WASHINGTON - LSB Industries Inc. (LSB), the largest merchant manufacturer of concentrated nitric acid in North America, and four of its subsidiaries have agreed to reduce harmful emissions of nitrogen oxides (NOx) by meeting emission limits that are among the lowest for the industry in the nation at plants in Alabama, Arkansas, Oklahoma and Texas, the U.S. Environmental Protection Agency (EPA) and Department of Justice announced today.

EPA estimates that the measures required by today’s settlement will reduce NOx emissions by more than 800 tons per year, directly benefiting surrounding communities, which include low-income and minority populations living near the Arkansas and Texas plants. The companies estimate that it will cost between $6.3 and $11.7 million to implement the measures required by the settlement.

“This case is about cleaner air for people living in communities near manufacturing plants,” said Cynthia Giles, Assistant Administrator of EPA’s Office of Enforcement and Compliance Assurance. “LSB Industries has committed to dramatic cuts in air pollution and ensuring they are in compliance with the law. We expect others in the industry to recognize the imperative to adopt reforms and reduce pollution in communities where they operate.”

“With today’s settlement, LSB and its subsidiaries are further improving the nitric acid manufacturing process and reducing harmful air pollution across four states,” said Robert G. Dreher, Acting Assistant Attorney General for the Justice Department’s Environment and Natural Resources Division. “In response to the Clean Air Act and state law claims, the companies have taken a constructive and cooperative approach by agreeing to implement global operational changes and mitigate past emissions. These actions raise the bar for compliance in this industry sector.”

LSB and its four nitric acid producing subsidiaries will also pay a total penalty of $725,000 to resolve alleged violations of the Clean Air Act and applicable Oklahoma state law. In addition to paying the penalty, the companies must continuously monitor emissions and make any necessary operational improvements such as installing new pollution controls or upgrading current controls to meet the new NOx limits.

Today’s settlement applies to the ten nitric acid manufacturing plants owned or operated by the following Oklahoma City-based LSB subsidiaries: El Dorado Chemical Co., in El Dorado, Ark. (four plants); Cherokee Nitrogen Co. in Cherokee, Ala. (two plants); El Dorado Nitrogen Co. in Pryor, Okla. (three plants); and El Dorado Nitrogen Co. in Baytown, Texas (one plant).

The complaint, filed concurrently with the settlement, alleges that the Cherokee, El Dorado and Pryor subsidiaries constructed or made modifications to their plants that resulted in increased emissions of NOx without first obtaining pre-construction permits and installing pollution controls. The complaint does not allege any violations regarding the Texas facility.

Today’s action is part of EPA’s national enforcement initiative to control harmful air pollution from the largest sources of emissions, including acid manufacturing facilities. High concentrations of NOx in the air can irritate the lungs and lower resistance to respiratory infections such as influenza. Continued or frequent exposure may cause increased incidence of acute respiratory illness in children. Further, airborne NOx can significantly contribute to acid rain and lead to the formation of smog.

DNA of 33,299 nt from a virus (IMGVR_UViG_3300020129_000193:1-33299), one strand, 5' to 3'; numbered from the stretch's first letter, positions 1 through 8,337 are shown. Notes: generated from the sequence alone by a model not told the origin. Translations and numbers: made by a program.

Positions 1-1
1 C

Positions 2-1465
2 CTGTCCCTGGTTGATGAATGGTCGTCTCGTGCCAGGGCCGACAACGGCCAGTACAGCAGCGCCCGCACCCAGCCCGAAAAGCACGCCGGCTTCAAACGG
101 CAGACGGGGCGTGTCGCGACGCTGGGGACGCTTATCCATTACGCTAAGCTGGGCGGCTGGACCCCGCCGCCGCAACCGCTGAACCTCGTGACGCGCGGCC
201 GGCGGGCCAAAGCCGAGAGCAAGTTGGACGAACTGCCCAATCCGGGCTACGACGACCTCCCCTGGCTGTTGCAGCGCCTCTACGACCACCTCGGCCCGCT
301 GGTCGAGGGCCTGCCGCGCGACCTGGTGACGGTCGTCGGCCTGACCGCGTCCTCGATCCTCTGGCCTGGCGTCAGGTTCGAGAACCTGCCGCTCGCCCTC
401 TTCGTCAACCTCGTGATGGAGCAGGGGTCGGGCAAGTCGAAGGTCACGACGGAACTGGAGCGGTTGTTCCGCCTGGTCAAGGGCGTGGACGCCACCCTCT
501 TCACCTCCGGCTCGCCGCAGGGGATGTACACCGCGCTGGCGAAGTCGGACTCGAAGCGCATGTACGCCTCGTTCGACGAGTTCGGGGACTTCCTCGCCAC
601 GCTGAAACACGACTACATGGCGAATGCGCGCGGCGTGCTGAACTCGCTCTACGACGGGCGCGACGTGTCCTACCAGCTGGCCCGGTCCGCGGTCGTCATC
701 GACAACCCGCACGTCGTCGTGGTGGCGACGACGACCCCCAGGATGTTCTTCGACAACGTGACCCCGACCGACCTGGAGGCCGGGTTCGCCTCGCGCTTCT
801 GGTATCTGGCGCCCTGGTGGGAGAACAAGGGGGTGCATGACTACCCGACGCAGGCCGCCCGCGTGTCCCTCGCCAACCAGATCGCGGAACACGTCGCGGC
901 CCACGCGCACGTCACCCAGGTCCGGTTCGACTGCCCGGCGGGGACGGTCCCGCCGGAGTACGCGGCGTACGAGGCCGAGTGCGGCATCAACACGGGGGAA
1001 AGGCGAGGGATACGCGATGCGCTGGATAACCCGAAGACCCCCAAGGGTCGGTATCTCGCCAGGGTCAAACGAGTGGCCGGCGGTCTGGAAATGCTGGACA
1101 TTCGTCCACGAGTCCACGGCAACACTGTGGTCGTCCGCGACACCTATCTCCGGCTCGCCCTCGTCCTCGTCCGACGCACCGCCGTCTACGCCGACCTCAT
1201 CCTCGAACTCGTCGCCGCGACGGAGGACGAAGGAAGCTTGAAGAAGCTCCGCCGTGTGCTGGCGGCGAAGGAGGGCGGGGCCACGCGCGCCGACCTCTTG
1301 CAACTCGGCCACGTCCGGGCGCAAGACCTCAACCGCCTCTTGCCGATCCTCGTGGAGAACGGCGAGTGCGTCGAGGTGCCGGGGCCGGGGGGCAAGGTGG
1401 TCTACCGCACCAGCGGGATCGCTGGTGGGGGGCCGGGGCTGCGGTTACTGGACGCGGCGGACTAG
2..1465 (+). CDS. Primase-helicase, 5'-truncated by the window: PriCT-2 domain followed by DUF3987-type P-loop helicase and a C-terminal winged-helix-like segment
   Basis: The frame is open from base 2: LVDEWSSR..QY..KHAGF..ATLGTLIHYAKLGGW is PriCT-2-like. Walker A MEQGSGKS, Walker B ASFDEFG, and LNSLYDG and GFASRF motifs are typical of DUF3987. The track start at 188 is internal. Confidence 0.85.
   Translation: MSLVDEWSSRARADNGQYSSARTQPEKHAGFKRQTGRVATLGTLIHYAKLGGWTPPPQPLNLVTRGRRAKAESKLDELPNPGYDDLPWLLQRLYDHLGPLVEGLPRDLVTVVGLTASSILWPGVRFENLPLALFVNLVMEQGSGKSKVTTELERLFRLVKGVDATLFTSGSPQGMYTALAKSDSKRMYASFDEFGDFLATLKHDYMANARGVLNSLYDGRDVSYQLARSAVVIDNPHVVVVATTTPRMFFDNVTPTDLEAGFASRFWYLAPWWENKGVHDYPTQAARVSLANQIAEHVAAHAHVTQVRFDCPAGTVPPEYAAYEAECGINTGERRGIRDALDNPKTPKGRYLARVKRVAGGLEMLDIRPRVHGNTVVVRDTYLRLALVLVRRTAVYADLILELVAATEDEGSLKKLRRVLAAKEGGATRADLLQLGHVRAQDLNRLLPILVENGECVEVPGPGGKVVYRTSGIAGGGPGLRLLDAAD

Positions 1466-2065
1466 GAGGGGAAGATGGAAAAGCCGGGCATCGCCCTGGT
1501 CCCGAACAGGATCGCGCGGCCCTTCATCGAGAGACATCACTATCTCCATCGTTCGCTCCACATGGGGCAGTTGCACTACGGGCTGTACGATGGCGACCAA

The companies have also agreed to spend $150,000 to remediate and reforest ten acres of land with acidified soils located near El Dorado, Ark. NOx emissions, such as those from nitric acid plants, can contribute to soil acidification. The project will help to minimize erosion, reduce stormwater runoff, improve habitat for wildlife and capture carbon dioxide, a greenhouse gas.

The States of Oklahoma and Alabama are co-plaintiffs in today’s settlement and will receive a portion of the total penalty as follows: $206,250 will be paid to the Oklahoma Department of Environmental Quality and $156,250 will be paid to the Alabama Department of Environmental Management.

LSB, headquartered in Oklahoma City, Okla., is a major producer of nitrogen-based fertilizers, including anhydrous ammonia, urea and ammonium nitrate. The company owns and operates the largest fleet of concentrated nitric acid rail cars in the United States. LSB and its subsidiaries produce nitric acid for use in products that include herbicides, metal treatment, explosives and pharmaceuticals.

March 6th, 2014

Public Comment Period Extended for Standards of Performance for Greenhouse Gas Emissions from New Stationary Sources: Electric Utility Generating Units

Standards of Performance for Greenhouse Gas Emissions From New Stationary Sources: Electric Utility Generating Units

AGENCY: Environmental Protection Agency (EPA).

ACTION: Notice of extension of public comment period.

SUMMARY: The EPA is announcing that the period for providing public comments on the January 8, 2014, proposed ‘‘Standards of  Performance for Greenhouse Gas Emissions From New Stationary Sources: Electric Utility Generating Units’’ and on the February 26, 2014, notice of data availability soliciting comment on the provisions in the Energy Policy Act of 2005, is being extended by 60 days.

DATES: Comments. The public comment period for the proposed rule published January 8, 2014 (79 FR 1352) and the notice of data availability published on February 26, 2014 (79 FR 10750), is being extended by 60 days to May 9, 2014, in order to provide the public
additional time to submit comments and supporting information.

ADDRESSES: Comments. Written comments on the proposed rule may be submitted to the EPA electronically, by mail, by facsimile or through hand delivery/courier. Please refer to the proposal (79 FR 1352) for the addresses and detailed instructions.